Five days with Lois Griffel

In early September, when I launched myself on my marathon of workshops (12 out of 13 days), I started with the 5-day workshop with Lois Griffel. Hard to sum up in a single phrase, but Lois finds shapes and values within competing colors. You MUST follow the link above to understand how exciting, how vibrant her paintings are.

This workshop was unlike any other I have ever taken (ok, I’m not exactly an authority) in that it was structured and progressive. On the first day, we were not to concern ourselves with composition, drawing or any other distracting details. And throughout the workshop we all (including Lois) painted the same scene (from slightly different angles, of course).

We started by laying in the general shapes in underlying colors (burnt sienna, yellow ochre, viridian, pink) that would glow through later. My painting of the tree above represented our first day. Then we practiced layering over without blending, and working in at the edges. Here is the shadowed path that resulted from the second day. (Both days were on Lake Massabesic in Manchester.)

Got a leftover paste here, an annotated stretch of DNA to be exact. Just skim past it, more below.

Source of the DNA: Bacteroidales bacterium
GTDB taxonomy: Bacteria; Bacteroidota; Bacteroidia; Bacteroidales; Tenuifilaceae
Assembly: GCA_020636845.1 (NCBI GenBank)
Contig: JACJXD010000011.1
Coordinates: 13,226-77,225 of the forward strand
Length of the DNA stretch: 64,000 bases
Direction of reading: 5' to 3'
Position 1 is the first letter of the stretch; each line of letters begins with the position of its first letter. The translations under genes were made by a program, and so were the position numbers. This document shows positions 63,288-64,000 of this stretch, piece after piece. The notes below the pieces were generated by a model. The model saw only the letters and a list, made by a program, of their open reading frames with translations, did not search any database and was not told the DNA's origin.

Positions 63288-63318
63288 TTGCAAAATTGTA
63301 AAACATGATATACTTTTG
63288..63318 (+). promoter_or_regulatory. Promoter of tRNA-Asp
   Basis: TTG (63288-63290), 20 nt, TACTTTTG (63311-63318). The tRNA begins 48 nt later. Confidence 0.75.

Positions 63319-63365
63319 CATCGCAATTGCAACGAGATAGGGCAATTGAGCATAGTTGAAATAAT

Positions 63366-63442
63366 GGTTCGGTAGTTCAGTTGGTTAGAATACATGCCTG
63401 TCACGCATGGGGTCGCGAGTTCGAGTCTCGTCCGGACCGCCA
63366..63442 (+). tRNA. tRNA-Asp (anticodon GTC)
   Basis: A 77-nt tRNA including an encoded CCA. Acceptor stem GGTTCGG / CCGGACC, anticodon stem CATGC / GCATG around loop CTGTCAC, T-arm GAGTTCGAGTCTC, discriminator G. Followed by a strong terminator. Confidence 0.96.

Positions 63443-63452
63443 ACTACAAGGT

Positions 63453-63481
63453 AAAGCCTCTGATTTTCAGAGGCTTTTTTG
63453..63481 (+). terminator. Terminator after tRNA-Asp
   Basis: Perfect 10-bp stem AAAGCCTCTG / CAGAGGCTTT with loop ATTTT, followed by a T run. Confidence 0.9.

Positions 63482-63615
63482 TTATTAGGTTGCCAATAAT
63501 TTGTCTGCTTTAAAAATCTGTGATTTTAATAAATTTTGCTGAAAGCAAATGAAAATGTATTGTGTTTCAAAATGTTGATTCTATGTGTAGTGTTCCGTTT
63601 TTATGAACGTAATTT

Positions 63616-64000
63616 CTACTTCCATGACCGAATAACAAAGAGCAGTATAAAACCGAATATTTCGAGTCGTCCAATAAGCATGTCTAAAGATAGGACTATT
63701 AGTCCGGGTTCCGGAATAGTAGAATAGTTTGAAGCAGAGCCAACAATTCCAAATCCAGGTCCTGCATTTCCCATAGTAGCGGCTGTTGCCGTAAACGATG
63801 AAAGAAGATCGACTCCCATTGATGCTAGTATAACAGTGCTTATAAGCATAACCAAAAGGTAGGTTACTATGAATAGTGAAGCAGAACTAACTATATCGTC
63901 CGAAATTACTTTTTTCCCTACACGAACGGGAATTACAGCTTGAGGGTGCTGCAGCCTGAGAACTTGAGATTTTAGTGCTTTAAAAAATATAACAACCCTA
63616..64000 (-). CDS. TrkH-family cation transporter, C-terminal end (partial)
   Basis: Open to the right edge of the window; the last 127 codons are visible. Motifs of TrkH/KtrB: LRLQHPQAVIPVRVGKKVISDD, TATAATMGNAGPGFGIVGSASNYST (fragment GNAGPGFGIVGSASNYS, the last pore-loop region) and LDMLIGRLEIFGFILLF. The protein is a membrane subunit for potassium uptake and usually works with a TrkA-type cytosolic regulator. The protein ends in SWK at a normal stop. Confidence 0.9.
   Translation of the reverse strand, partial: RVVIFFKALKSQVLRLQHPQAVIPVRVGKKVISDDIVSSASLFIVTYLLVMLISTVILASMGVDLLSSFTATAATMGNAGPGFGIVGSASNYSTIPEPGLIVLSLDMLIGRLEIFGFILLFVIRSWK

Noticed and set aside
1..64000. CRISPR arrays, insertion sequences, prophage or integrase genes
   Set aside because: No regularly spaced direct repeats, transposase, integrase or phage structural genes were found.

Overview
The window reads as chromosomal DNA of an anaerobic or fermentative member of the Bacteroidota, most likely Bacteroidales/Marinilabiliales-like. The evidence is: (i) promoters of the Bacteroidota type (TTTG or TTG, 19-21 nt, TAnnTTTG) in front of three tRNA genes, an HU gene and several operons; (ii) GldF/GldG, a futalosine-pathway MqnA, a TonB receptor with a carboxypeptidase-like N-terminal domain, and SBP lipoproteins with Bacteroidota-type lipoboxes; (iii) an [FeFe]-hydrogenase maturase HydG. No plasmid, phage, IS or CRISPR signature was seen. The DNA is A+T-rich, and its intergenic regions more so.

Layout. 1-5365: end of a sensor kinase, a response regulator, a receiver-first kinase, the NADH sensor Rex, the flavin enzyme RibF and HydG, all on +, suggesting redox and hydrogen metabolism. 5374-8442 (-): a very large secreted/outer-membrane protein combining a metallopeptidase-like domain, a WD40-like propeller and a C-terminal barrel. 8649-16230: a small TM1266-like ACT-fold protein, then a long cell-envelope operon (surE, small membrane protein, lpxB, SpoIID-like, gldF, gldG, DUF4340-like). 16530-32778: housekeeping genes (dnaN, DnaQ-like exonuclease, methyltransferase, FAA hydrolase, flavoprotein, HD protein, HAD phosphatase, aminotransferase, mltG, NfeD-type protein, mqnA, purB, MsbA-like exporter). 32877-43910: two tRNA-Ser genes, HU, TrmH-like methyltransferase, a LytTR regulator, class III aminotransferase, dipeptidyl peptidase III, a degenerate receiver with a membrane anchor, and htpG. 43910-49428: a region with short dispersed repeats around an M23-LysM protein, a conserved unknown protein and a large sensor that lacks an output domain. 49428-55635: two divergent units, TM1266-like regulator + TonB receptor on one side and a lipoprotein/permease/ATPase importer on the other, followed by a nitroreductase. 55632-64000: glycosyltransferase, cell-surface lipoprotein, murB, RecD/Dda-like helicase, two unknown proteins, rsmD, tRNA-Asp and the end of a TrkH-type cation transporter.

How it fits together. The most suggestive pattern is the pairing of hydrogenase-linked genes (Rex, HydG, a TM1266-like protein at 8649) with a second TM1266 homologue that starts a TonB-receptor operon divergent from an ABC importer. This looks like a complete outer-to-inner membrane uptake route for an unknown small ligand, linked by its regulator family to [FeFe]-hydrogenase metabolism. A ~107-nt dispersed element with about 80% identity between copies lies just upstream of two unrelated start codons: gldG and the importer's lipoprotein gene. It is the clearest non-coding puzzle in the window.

By the third day, we were getting the hang of it. Slowly. Here is my take on the dam in Contoocook on a cloudy, gray day.

Day 4 we stayed in Contoocook but moved over to the gazebo. There were moments of sunshine, but in fact I had to fake the light in order to make this painting come alive. I also took liberties with the setting.

Our last day was a half day. We spent it at Tiffany Gardens, the same bed and breakfast in Londonderry that was a site for the International Plein Air Paintout just a week before. Lois split us into two groups because of the tight spaces, and the subject of my painting was actually the house next door, framed by the garden.

When I finished up at noon that Friday, my white house was a patchwork of bright yellow and blue, and the blues (shadows) were not convincing. Except for the too-light shadows, Lois liked this painting–then. Lois would not approve, but I later toned down the yellow and the blue, proving that I am a slow learner and not quite eligible for the label “impressionist painter”. In my blog tomorrow and subsequent days, I will be talking about the other workshops, and maybe producing a few paintings now and then that reflect what I learned from Lois Griffel.

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